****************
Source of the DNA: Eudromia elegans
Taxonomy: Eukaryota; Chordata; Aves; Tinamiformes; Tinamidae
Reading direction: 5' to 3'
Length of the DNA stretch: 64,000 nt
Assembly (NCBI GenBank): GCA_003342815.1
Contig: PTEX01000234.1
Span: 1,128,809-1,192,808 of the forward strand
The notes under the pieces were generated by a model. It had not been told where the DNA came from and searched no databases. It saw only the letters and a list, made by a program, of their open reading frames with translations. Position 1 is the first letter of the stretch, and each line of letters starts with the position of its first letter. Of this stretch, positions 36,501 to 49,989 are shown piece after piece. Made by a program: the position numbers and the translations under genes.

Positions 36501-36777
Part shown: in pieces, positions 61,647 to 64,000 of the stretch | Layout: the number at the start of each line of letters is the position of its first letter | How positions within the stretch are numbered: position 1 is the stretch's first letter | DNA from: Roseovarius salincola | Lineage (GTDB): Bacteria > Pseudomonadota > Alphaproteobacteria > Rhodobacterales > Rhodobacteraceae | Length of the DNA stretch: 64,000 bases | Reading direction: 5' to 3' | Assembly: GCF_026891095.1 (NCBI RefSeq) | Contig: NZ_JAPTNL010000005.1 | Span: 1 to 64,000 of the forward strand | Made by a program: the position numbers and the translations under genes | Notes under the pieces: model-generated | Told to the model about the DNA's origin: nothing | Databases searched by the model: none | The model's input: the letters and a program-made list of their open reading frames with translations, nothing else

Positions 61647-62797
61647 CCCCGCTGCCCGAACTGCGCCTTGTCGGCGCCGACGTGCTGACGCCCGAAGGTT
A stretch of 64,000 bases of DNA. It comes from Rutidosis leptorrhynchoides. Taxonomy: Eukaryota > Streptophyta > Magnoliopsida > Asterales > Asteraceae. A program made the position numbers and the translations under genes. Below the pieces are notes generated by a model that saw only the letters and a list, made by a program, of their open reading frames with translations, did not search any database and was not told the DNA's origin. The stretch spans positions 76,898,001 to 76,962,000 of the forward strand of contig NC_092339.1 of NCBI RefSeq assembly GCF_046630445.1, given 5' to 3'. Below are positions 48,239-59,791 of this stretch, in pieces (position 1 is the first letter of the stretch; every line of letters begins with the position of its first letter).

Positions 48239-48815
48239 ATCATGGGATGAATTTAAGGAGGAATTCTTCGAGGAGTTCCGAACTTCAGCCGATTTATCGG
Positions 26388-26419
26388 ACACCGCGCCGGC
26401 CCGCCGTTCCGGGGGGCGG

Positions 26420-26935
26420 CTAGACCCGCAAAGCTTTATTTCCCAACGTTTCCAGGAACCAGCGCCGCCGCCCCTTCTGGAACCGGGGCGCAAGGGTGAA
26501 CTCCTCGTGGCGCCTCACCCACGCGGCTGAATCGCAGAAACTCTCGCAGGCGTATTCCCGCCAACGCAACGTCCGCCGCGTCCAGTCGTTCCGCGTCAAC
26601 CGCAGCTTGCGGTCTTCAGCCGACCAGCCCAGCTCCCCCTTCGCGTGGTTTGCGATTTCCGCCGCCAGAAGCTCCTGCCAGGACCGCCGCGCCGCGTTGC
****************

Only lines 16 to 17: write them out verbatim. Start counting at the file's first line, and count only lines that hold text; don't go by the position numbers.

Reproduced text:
Positions 26388-26419
26388 ACACCGCGCCGGC